Star Wars Episode III: Revenge of the Sith is an action-packed, button-mashing game from LucasArts that closely relates to the blockbuster movie of the same name. Playing as either Anakin or Obi-Wan, throughout the game you will take on hordes of druids, and even partake in some challenging lightsaber duels. While the seemingly endless waves of foes can feel somewhat monotonous, the multiplayer modes and bonus challenges do offer relief from the conformity. Nicely realized with actual cinematics from the movie and a high quality sound presentation, Revenge of the Sith is much more than merely another cursorily crafted game based on a movie.
Revenge of the Sith is basically a Devil May Cry 3 clone that takes place a long time ago, in a galaxy far, far away. Obi-Wan and Anakin are two strong Jedis who are in tune with the force, which makes for a lethal combination. Utilizing the power of your lightsaber, you must travel through enemy territory to complete your objectives. While some of these objectives range from rescuing hostages to meeting up with fellow Jedi, they are all completed in much the same manner. Most of the game is simple hacking and slashing at enemies by using either lightsabers or the Force. By holding down â€˜R1â€™ you can move less weighty objects and enemies to throw them across the room. When used correctly, this proves to be your most powerful weapon, whether it is by throwing one droid into another or even hurling explosives toward a group of foes. The level designs on show are creative and suitably avoid the sensation of repetitiveness found in many other games.
The interaction with the environment is perhaps the gameâ€™s most notable feature. You will need to cut open doors with your lightsaber, make astonishing Jedi jumps, and destroy the electronic systems of enemy shipsâ€”to name but a few. If you stay on the lookout for breakable objects you can also discover secrets that will unlock new items, such as concept art. There is enough unlockable content to make up for the rather short campaign, which can be completed in less than ten hours. While a majority of the levels have you follow linear paths as you annihilate anything in your way, there are several missions that are strictly lightsaber duels. Instead of being able to kill your rival with a few quick stabs, special opponents will require much more skill and finesse to be taken down. As you delve deeper into the heart of the Republic, your characters gain experience, allowing them to learn new combos and become an overall better Jedi. Because of these factors, Revenge of the Sith has a strong foundation for an intense action game.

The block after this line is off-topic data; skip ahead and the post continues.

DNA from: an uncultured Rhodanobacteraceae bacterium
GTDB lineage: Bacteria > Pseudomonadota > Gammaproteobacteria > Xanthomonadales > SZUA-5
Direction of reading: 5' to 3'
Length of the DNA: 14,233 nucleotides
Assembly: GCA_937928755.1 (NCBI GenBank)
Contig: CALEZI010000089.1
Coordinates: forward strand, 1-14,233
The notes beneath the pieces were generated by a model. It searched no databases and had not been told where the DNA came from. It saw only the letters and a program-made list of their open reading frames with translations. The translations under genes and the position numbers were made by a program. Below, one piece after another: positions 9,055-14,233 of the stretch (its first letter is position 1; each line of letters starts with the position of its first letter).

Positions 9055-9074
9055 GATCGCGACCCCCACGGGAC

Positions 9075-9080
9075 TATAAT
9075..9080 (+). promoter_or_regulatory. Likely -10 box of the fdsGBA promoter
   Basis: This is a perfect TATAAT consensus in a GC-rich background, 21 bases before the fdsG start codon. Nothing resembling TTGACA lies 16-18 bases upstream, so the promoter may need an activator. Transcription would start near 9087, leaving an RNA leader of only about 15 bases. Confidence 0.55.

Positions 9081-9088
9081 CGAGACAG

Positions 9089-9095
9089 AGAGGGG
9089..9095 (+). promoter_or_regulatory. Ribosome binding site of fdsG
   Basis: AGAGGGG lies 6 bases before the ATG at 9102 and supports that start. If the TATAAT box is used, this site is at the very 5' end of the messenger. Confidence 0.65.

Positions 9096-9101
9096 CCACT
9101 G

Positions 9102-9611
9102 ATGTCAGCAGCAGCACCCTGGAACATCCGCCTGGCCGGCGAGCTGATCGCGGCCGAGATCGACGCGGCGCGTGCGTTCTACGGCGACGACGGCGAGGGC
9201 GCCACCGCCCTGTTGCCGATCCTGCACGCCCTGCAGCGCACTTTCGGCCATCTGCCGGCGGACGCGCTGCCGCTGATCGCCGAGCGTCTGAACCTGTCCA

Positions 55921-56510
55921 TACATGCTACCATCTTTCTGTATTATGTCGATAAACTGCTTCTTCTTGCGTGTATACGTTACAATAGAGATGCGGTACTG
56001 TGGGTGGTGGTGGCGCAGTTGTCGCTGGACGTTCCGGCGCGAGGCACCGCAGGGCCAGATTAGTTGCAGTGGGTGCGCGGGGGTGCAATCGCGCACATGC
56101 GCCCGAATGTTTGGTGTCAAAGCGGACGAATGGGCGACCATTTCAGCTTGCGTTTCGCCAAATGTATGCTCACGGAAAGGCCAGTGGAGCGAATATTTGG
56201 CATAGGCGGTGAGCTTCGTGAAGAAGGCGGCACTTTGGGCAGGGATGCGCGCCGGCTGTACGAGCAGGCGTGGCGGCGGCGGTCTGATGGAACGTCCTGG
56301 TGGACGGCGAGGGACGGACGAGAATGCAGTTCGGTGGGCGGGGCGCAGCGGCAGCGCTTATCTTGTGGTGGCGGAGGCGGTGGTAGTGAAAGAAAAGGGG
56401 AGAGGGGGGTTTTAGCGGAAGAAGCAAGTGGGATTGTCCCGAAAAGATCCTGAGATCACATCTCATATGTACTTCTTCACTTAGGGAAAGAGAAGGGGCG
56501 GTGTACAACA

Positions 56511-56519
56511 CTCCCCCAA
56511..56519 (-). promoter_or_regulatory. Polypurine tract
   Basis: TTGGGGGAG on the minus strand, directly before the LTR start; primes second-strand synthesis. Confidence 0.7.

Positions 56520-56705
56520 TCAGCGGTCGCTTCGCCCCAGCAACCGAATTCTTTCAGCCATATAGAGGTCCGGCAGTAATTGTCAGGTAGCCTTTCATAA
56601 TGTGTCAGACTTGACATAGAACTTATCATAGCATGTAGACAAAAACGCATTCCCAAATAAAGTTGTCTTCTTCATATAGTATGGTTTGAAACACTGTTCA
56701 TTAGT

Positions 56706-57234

Revenge of the Sith is easy to handle, meaning you can pick up the controller and jump right into the action with minimal fuss, but donâ€™t expect too much in terms of development throughout the game. From the start, you can perform light attacks, heavy attacks, and critical attacks. While you would think that a variety of combos involving different attacking styles could diversify the gameplay, constantly using light attacks is more than sufficient to complete the game. All of the droids at the beginning are weak and can be destroyed rather quickly, and your only real challenge lies in the occasional turret. However, by holding â€˜L1â€™ you can use your lightsaber as a shield and deflect all incoming attacks back at the enemy. As the game progresses you will face lightsaber-wielding opponents who also learn to block attacks, but at this point you can easily use the Force to slam them against a wall to finish them off. There are still times when you must think strategically in order to emerge from a battle intact, but most of the fighting involves two or three harmless droids firing their lasers periodically. However, the lightsaber duels do require you to develop some type of game plan if you are going to inflict any notable damage. These enemies will block constantly, so you will need to catch them off guard or use the Force to knock them down. These long-lasting duels require you to be aggressive while remaining cautiously alert, and itâ€™s likely that your palms will begin to sweat as your health nears zero. Unfortunately, the dull moments experienced in most missions greatly outweigh the amount of intensity.